Seems as though an African pastor decided to reenact the miracles of Jesus by walking on water. You already know how this ends--badly. He drowned. Another pastor, who calls himself "the Prophet," dared to be a Daniel and entered the lion cage at the Ibadon zoo in south-west Nigeria. This didn't end well either. The lions ate the "Prophet" for lunch. Daring to Be a Daniel. I think I'll stick with the ordinary means of grace. (H.T. Shane Rosenthal)
Readers of this blog might find stimulating this provocative essay on de Tocqueville by Daniel Schwind (H. T. Gene Veith). The author discusses Tocqueville's observations about how American individualism and rationalism causes common folk to view religion and morality in pragmatic terms, what is useful, not necessarily what is true.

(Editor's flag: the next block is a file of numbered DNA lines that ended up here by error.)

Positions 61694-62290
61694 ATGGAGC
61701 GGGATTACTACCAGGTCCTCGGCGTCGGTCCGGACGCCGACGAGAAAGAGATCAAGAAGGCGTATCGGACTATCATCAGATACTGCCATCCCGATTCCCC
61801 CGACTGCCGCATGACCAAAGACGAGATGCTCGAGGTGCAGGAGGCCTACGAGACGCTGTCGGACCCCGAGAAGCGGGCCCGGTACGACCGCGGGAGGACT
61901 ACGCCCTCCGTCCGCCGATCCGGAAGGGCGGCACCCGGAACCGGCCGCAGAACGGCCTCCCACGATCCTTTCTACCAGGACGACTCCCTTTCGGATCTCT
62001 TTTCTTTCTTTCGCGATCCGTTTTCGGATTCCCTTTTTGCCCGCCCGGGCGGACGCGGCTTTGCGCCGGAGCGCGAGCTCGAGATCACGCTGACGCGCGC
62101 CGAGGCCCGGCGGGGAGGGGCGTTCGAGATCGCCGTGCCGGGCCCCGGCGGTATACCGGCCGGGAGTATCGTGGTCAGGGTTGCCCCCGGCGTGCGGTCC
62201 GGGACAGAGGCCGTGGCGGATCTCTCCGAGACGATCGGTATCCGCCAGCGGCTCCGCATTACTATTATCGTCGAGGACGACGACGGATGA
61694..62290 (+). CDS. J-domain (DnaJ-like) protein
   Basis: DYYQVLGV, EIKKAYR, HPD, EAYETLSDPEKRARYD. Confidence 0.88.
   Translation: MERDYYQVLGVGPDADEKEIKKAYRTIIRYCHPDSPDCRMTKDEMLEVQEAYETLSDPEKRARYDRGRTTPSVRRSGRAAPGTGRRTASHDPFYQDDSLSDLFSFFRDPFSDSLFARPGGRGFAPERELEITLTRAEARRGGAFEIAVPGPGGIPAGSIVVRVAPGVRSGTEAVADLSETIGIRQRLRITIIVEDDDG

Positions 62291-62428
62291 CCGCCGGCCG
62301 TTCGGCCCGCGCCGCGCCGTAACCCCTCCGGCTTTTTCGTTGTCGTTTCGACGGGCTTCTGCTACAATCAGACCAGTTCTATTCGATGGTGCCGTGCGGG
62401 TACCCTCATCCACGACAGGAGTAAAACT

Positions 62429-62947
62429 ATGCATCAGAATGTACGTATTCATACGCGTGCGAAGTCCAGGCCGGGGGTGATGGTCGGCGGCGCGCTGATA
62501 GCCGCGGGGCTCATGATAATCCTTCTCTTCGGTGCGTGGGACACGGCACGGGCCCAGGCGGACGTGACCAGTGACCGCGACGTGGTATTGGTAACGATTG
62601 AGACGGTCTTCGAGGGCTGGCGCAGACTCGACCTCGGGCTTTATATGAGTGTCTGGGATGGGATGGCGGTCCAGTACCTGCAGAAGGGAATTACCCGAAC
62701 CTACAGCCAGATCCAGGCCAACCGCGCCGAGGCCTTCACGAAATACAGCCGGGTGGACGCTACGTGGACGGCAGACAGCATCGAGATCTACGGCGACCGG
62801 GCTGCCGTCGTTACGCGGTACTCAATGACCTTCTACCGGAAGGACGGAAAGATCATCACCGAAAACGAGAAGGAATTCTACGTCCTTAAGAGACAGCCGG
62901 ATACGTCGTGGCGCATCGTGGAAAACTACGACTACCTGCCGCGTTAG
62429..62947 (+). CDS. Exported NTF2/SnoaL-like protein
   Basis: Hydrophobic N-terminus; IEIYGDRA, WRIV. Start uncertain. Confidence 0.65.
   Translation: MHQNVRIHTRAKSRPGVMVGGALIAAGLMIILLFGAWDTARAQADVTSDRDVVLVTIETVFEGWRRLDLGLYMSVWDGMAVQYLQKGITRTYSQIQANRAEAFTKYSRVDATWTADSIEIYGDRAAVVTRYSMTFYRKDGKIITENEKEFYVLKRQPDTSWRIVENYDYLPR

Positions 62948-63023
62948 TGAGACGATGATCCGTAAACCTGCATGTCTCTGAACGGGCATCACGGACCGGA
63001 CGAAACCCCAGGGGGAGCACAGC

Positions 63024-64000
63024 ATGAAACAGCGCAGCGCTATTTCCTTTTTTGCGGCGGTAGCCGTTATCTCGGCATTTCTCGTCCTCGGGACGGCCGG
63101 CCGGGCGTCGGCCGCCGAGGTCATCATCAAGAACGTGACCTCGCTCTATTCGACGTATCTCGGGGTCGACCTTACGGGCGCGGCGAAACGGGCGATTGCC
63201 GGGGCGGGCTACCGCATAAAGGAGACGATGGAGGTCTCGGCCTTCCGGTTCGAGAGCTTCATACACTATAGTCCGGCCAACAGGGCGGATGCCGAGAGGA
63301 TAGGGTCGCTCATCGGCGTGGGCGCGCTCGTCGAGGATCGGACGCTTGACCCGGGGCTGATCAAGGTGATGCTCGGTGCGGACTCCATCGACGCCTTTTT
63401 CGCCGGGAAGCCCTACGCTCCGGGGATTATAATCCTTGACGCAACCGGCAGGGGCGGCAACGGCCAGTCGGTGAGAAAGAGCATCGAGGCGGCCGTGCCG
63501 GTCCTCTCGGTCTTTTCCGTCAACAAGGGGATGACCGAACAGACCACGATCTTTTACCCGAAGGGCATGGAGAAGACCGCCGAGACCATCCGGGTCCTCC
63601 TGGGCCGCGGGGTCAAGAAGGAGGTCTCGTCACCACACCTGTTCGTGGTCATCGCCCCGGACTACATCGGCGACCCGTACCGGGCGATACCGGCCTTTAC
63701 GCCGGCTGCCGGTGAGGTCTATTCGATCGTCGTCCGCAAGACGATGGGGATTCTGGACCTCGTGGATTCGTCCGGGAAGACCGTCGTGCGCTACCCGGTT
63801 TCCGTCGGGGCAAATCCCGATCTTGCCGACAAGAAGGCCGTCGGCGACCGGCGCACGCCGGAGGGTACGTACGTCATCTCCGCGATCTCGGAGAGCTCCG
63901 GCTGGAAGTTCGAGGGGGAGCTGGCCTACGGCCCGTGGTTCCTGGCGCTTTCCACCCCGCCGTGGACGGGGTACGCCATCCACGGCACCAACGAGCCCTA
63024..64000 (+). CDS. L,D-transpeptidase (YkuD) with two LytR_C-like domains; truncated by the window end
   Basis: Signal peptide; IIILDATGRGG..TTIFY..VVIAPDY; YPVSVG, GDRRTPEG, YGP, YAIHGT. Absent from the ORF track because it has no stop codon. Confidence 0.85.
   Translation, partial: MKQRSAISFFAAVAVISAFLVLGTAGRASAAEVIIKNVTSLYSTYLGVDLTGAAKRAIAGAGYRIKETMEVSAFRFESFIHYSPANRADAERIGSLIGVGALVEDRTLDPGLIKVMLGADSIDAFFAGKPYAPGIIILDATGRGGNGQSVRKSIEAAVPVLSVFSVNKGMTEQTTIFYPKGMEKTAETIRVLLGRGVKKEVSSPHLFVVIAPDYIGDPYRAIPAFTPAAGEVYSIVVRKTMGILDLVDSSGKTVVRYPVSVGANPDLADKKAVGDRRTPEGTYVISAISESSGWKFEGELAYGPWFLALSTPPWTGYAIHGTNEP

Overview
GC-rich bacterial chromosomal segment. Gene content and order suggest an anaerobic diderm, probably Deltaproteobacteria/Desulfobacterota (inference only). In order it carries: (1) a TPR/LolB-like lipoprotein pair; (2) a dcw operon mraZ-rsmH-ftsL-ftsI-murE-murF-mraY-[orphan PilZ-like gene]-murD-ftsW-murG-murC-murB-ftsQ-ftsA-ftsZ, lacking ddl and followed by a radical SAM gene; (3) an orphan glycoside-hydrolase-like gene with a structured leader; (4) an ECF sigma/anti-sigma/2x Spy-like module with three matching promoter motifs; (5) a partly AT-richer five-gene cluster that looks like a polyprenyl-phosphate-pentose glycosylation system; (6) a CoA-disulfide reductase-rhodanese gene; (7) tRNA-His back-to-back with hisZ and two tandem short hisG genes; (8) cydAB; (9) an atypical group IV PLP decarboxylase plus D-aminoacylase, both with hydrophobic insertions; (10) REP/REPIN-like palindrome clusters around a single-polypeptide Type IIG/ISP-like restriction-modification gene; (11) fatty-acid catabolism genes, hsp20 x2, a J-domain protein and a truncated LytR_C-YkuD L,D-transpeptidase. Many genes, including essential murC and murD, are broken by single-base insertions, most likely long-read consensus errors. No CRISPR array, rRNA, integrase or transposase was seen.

Elsewhere Tocqueville daringly elaborates that religious notions, under this sort of regime, come sooner or later to be reduced to only those which are most obvious and undeniable; and even then, spiritual doctrines are only embraced insofar as they are practical—never as a matter of doctrinal or traditional truth. Then, having taken to judging the true by the standard of utility, religion undergoes a transformation.
To read the essay, click here: Refuting Tocqueville.
Michael Robbin's review in Slate of Molly Worthen's Apostles of Reason is also well worth reading. Evangelicalism is losing the war against the forces of secularism (decisively), an important topic for those of us raised in the movement. (Review of Apostles of Reason).
Also well worth the time is Ross Douthat's spot-on reply to Atheist Jerry Coyne (Mr. "neutron illusion"--you'll have to read Douthat's essay to understand the pun), who did not like Douthat's Christmas column in the NY Times. The Confidence of Jerry Coyne. Douthat is proving himself to be a capable defender of "mere Christianity."